Starfish Review

joanne froggatt starfish
Left a double amputee after surviving sepsis in 2000, writer and house-husband Tom Ray (Tom Riley) takes his physical and psychological frustrations out on wife Nicola (Joanne Froggatt), who is trying to raise their two small children and funds for his care, after he is denied any insurance payouts.

by David Parkinson |
Published on
Release Date:

28 Oct 2016

Original Title:


There's a lovely moment in Bill Clark's poised account of true-life couple Tom and Nicola Ray's struggle to overcome the shattering effects of a late-diagnosed bout of septicaemia. Children's author Tom had told his young daughter Grace (Ellie Copping) a story about saltwater starfish being able to re-grow their lost rays. So, when he has his limbs amputated and much of his lower face is removed during his excruciating battle with sepsis, Grace steals a cruet from the dinner table and pours salt into the nearby reservoir in the hope her daddy can regenerate. Not only is this a charming display of innocent faith, but it also reveals a dramatic restraint that isn't always evident in this otherwise laudable attempt to raise awareness about a pitiless disease.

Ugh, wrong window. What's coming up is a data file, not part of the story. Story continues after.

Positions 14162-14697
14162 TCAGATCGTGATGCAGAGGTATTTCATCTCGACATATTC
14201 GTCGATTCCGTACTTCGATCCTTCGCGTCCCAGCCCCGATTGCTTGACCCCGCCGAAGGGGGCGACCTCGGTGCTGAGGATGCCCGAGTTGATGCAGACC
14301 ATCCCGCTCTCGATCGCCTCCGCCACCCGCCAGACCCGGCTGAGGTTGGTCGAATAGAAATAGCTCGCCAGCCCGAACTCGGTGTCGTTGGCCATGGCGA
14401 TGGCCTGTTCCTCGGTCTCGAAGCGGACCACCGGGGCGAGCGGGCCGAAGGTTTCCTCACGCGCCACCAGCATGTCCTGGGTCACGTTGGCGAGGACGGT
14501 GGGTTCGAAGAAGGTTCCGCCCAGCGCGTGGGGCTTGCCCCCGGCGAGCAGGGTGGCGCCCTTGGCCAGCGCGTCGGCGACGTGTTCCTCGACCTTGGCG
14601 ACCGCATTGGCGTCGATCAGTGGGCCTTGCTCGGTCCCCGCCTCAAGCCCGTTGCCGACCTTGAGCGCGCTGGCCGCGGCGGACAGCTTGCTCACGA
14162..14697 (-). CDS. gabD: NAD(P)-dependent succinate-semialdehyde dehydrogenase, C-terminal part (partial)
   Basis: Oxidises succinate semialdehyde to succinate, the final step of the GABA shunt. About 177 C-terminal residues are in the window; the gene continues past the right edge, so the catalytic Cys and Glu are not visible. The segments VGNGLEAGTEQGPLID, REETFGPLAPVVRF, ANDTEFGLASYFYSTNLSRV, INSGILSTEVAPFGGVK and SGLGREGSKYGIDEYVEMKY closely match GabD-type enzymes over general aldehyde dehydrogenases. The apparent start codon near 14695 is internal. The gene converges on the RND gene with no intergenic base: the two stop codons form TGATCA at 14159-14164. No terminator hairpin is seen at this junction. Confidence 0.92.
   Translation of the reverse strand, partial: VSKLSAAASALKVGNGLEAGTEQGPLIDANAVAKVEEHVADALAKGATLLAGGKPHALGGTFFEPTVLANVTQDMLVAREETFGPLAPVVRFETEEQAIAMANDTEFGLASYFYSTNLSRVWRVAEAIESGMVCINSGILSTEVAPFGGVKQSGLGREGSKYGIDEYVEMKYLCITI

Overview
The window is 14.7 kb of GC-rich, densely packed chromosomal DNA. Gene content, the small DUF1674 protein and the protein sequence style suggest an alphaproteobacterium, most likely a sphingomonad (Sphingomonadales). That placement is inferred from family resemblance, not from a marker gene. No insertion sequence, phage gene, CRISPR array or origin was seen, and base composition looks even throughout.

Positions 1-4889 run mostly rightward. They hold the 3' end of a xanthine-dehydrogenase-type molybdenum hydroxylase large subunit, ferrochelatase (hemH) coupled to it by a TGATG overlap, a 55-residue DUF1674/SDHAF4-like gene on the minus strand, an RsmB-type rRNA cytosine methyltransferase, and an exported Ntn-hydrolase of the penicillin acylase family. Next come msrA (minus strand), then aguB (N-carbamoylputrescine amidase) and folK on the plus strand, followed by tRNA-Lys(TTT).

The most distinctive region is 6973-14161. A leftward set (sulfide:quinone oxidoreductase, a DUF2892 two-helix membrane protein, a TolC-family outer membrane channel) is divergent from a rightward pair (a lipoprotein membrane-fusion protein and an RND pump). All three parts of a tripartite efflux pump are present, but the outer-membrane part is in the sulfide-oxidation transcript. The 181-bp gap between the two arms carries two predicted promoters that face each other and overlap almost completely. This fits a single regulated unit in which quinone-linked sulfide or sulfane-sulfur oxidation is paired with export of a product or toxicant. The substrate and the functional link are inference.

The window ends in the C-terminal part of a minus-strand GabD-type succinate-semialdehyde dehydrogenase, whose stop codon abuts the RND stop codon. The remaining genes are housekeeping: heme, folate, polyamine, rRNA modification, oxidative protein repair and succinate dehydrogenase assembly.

Notwithstanding some superfluous childhood flashbacks, Clark sets the scene well, with Clive Norman's camera capturing colour and vivacity as Tom and Grace fly a kite beside Rutland Water. He also conveys the onerous burden placed upon the pregnant Nicola when doctors request her consent for radical surgery. But, by glossing over Tom's initial rehabilitation period, Clark withholds key emotional information that makes Tom's decline into wine-fuelled bitterness and resentment towards his mother (Phoebe Nicholls) and mother-in-law (Michele Dotrice) feel unduly melodramatic.

Froggatt's speech pitching for a fairer deal for those debilitated in non-combat or accident scenarios also sits awkwardly. But the point is worth making and Clark drives it home without sentimentality by having Ray body double for Riley to supplement Melissa Lackersteen's extraordinary facial make-up. Yet, while Riley impresses, Froggatt excels in the home truths scene that reinforces the message that victims are rarely entirely alone when they go through life-changing traumas.

Depicting a courageous fight back with compassion and sincerity, this capably played drama has its heart firmly in the right place.
Just so you know, whilst we may receive a commission or other compensation from the links on this website, we never allow this to influence product selections - read why you should trust us